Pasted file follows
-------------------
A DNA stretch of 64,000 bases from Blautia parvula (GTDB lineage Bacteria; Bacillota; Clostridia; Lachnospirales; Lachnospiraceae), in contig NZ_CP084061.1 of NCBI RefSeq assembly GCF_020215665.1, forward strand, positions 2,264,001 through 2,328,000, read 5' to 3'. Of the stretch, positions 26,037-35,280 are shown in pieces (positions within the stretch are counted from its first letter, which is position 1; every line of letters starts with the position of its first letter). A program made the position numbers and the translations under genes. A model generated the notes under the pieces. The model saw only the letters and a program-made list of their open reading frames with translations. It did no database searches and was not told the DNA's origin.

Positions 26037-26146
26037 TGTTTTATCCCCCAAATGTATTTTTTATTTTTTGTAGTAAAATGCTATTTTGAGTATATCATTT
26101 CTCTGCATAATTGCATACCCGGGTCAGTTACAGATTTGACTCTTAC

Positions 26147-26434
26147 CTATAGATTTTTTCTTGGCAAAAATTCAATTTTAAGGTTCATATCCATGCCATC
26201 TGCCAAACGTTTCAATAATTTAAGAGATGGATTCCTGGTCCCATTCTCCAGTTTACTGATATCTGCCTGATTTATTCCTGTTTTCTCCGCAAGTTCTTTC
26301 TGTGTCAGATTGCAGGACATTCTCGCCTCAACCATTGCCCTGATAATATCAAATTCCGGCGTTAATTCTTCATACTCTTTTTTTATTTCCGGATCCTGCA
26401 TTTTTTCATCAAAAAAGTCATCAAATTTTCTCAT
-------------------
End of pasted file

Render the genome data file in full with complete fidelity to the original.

A DNA stretch of 64,000 bases from Blautia parvula (GTDB lineage Bacteria; Bacillota; Clostridia; Lachnospirales; Lachnospiraceae), in contig NZ_CP084061.1 of NCBI RefSeq assembly GCF_020215665.1, forward strand, positions 2,264,001 through 2,328,000, read 5' to 3'. Of the stretch, positions 26,037-35,280 are shown in pieces (positions within the stretch are counted from its first letter, which is position 1; every line of letters starts with the position of its first letter). A program made the position numbers and the translations under genes. A model generated the notes under the pieces. The model saw only the letters and a program-made list of their open reading frames with translations. It did no database searches and was not told the DNA's origin.

Positions 26037-26146
26037 TGTTTTATCCCCCAAATGTATTTTTTATTTTTTGTAGTAAAATGCTATTTTGAGTATATCATTT
26101 CTCTGCATAATTGCATACCCGGGTCAGTTACAGATTTGACTCTTAC

Positions 26147-26434
26147 CTATAGATTTTTTCTTGGCAAAAATTCAATTTTAAGGTTCATATCCATGCCATC
26201 TGCCAAACGTTTCAATAATTTAAGAGATGGATTCCTGGTCCCATTCTCCAGTTTACTGATATCTGCCTGATTTATTCCTGTTTTCTCCGCAAGTTCTTTC
26301 TGTGTCAGATTGCAGGACATTCTCGCCTCAACCATTGCCCTGATAATATCAAATTCCGGCGTTAATTCTTCATACTCTTTTTTTATTTCCGGATCCTGCA
26401 TTTTTTCATCAAAAAAGTCATCAAATTTTCTCAT